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Horse worming

What you need to know about Horse Worming

For horse owners, maintaining our animals’ health during the winter months can often be challenging. Cold conditions and the absence of grass leave horses vulnerable to an array of diseases. This means that we have to be extra careful about how we manage our horse’s diet and give due consideration to potential treatment plans.

Recognising opportunity

But winter also presents us with an opportunity to safeguard horse health for the year ahead. Putting together a horse worming programme for the year ahead will help you to target and treat worms when treatment is needed, thus supporting your animals’ health.

For those preparing a horse worming plan, it is worth knowing that there are four main classes of horse wormers. These are:

  • Benzimidazoles
  • Tetrahydropyrimidines
  • Macrocyclic lactones
  • Praziquantel based wormers

These active ingredients are all more or less effective at treating different types of worms, so it is always important to consult the seller, and a veterinarian, regarding the best treatment for your horse.

Small redworm

We should use the colder months of the year to test for (and treat) encysted small redworm. This parasite tends to hibernate in the horse’s gut wall during the cold months before emerging to do a lot of destruction in the springtime. Testing and treating now is therefore an excellent means of protecting your horse for the months ahead.

When treating for redworm, fenbendazole, moxidectin and ivermectin based products are probably the most effective.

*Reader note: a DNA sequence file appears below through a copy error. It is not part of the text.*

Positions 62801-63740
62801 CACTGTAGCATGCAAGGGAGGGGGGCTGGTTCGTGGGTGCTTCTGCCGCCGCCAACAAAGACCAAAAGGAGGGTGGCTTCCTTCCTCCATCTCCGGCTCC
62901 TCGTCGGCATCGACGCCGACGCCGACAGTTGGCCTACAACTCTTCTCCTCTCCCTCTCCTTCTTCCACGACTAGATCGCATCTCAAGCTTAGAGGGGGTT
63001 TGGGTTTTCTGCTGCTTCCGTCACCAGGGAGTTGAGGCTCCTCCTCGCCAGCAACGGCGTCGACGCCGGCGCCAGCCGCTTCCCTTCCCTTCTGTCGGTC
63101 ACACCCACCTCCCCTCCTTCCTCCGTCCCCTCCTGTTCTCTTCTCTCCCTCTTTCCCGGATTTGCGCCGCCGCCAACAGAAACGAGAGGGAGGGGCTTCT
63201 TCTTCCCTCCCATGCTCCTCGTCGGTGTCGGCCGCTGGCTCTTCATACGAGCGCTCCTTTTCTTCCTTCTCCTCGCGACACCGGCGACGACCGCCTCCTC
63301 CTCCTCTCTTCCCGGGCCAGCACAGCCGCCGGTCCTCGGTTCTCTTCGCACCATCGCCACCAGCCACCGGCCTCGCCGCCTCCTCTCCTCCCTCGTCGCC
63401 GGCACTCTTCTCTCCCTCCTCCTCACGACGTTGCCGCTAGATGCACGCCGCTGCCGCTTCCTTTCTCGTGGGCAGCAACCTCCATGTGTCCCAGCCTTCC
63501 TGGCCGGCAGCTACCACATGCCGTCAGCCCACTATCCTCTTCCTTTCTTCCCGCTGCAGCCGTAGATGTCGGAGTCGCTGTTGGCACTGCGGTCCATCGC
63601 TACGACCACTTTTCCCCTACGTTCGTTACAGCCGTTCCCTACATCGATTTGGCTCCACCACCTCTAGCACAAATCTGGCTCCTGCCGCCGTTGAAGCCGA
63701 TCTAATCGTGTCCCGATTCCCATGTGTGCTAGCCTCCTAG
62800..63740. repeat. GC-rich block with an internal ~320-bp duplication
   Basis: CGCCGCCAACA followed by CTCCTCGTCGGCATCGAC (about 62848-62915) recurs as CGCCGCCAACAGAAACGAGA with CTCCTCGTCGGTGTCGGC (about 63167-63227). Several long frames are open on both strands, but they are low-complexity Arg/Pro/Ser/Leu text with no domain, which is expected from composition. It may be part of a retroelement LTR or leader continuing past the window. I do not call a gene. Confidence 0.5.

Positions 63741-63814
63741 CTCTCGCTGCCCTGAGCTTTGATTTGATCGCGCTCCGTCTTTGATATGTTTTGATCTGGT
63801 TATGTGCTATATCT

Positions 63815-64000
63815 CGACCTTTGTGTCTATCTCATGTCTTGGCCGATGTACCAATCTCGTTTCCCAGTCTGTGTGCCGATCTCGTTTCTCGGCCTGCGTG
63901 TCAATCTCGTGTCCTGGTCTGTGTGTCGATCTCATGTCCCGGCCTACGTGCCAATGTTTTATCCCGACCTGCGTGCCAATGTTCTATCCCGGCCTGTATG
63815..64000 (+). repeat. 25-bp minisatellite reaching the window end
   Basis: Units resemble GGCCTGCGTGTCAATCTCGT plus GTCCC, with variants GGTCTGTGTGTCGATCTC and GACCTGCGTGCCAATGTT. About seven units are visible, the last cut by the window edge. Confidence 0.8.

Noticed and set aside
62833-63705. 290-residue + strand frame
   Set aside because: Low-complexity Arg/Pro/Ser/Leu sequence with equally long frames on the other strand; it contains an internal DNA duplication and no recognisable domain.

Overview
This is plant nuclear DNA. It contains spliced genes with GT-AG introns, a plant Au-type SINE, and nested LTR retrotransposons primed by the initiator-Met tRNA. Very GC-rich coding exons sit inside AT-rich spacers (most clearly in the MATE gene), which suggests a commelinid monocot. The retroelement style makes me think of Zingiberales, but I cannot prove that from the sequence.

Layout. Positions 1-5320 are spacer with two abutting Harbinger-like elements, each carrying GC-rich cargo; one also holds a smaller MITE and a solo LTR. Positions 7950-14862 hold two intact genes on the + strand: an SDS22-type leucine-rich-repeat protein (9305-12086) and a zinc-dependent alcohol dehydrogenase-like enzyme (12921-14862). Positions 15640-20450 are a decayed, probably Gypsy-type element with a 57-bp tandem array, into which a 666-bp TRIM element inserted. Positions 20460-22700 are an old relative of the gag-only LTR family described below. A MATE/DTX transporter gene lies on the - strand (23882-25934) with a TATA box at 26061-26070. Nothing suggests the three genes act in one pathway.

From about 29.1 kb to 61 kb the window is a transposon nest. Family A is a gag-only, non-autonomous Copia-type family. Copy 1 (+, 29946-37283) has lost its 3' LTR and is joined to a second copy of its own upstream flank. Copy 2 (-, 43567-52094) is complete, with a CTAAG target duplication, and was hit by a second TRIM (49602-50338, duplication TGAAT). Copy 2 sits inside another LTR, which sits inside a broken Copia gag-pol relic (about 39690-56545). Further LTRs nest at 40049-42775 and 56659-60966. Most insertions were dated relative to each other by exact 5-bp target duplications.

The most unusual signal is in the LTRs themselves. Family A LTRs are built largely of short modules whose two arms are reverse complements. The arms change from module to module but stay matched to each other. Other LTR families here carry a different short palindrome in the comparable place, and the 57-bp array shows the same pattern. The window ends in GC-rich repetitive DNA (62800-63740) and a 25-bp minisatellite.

Personally, I have always found Equimax to be an excellent general-purpose wormer, that is highly effective against redworm. Like most horse wormers, Equimax is an oral paste. It contains both ivermectin and praziquantel as its active ingredients and treats a range of internal parasites, including small and large redworms, lungworms, pinworms and bots in horses.


Then of course, there is the matter of the tapeworm. It is best practice to test and treat horses for tapeworm just twice yearly. The parasite’s life cycle takes 6 months to complete, so dosing more frequently than twice a year is actually pretty pointless.

Ideally, you will have dosed for tapeworm in the autumn and should do so again in the spring.

Therefore, late winter is the ideal time to consider what products you will use for your spring dose. When targeting tapeworm, praziquantel or pyrantel based wormers are the most effective. Farmers should note that products containing only the active ingredient praziquantel will treat tapeworm only (it is ineffective against other species of parasitic worm).

Among tapeworm treatments, I would recommend Embotape. This wormer is made using the active ingredient Pyrantel Embonate, and comes in the form of an oral paste that is easy to administer. While it is especially potent as a treatment for tapeworm, Embotape is also highly effective against other parasites, including small and large redworms, pinworms and Ascarids.

Another excellent product for treating tapeworm is Equest Pramox. Containing the active ingredients moxidectin and praziquantel, this product is an excellent choice for treating all kinds of worms, and will kill small redworm and tapeworm with equal efficiency.